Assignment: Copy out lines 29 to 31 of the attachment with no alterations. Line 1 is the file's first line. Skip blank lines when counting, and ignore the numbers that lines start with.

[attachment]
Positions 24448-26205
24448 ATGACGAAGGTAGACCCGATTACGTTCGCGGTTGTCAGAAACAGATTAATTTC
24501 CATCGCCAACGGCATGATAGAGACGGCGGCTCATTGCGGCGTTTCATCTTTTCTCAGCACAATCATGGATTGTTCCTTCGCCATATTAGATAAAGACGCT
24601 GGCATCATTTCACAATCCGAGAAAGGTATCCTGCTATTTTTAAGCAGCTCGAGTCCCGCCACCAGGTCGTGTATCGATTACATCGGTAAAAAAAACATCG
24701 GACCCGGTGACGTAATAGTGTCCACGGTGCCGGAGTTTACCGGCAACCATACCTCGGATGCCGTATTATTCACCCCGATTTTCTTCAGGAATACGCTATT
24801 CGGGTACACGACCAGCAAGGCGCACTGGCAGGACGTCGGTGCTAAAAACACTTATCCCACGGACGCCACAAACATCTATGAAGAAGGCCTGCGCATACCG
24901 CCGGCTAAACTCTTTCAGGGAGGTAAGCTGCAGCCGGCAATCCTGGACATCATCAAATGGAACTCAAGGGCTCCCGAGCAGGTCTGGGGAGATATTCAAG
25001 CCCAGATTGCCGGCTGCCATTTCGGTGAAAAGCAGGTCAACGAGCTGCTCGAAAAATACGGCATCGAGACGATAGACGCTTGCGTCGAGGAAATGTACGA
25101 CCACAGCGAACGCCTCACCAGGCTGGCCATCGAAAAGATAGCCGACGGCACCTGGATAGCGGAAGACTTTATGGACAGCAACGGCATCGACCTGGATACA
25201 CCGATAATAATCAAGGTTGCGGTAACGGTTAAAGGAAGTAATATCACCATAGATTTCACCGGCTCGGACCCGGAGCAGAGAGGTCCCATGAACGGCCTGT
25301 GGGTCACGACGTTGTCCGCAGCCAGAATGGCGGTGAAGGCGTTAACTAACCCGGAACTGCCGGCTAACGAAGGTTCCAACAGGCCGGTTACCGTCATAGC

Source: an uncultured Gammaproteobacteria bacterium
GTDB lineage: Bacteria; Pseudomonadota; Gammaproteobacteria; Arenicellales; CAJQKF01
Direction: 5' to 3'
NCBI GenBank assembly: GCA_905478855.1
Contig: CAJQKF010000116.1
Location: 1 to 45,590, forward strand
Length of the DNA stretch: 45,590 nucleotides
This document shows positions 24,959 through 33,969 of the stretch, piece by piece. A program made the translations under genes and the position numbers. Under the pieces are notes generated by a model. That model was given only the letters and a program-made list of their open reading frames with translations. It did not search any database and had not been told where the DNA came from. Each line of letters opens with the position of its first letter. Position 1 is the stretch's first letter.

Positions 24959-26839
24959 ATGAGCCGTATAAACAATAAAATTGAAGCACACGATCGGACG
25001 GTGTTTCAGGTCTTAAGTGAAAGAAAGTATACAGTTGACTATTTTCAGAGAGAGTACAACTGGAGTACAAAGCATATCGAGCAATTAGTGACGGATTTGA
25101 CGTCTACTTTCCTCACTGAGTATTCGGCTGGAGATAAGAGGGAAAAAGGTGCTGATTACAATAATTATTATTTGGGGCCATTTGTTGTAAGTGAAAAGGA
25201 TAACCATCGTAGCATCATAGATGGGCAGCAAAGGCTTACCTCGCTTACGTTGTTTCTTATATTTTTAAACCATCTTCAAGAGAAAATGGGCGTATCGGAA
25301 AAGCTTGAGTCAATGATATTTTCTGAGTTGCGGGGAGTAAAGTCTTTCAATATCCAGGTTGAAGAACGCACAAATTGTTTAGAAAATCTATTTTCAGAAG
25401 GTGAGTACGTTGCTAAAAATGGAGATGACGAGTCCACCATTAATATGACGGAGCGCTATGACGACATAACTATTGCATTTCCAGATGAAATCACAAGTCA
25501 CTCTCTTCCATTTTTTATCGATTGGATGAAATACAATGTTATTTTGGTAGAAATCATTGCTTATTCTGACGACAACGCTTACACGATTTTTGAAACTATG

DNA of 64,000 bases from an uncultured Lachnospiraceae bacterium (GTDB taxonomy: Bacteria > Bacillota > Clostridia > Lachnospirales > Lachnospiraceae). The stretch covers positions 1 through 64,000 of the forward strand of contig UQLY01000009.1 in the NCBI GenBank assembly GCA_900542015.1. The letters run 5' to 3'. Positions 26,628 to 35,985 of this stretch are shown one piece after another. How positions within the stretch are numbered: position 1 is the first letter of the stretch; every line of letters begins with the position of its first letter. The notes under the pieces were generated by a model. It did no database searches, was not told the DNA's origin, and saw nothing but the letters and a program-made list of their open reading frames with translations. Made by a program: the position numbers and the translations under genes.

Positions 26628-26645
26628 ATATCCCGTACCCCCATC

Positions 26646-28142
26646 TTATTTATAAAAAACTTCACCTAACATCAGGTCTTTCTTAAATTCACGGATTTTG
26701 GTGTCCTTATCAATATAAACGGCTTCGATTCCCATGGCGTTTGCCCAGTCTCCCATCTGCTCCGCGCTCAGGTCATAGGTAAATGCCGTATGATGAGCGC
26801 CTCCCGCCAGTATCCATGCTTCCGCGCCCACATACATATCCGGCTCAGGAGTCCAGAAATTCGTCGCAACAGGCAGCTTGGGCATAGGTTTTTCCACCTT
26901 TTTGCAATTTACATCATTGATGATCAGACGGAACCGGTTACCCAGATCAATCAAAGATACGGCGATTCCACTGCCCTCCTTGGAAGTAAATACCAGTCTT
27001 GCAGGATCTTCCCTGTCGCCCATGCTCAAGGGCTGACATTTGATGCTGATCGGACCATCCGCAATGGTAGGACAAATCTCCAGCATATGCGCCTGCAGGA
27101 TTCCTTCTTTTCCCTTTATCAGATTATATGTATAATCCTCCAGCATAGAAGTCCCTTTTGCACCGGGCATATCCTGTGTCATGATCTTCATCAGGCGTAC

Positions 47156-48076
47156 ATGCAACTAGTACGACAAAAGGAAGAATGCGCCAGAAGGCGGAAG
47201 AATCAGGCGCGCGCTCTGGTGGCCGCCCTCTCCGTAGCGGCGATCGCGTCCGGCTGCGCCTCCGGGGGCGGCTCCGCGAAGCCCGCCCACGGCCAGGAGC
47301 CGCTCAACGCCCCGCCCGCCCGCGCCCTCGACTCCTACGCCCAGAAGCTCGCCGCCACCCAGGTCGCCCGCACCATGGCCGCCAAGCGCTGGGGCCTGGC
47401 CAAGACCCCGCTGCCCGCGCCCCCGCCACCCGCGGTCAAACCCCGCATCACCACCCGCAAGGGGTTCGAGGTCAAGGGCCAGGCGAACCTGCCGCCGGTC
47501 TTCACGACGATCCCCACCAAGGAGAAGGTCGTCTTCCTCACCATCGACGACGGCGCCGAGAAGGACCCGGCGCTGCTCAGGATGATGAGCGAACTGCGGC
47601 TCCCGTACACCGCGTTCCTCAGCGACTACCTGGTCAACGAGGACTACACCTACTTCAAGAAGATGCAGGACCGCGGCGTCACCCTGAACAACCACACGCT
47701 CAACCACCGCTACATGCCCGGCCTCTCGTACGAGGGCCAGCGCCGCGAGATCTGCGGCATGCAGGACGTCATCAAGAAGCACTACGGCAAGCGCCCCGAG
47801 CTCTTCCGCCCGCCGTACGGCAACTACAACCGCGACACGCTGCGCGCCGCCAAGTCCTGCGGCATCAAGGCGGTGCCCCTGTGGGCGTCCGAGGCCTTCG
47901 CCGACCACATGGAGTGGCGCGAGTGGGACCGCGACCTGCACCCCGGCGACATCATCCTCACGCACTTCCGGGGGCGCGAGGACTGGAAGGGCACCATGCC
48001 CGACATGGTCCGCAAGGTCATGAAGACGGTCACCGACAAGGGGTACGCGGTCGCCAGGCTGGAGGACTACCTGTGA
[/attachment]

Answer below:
Positions 26628-26645
26628 ATATCCCGTACCCCCATC

Positions 26646-28142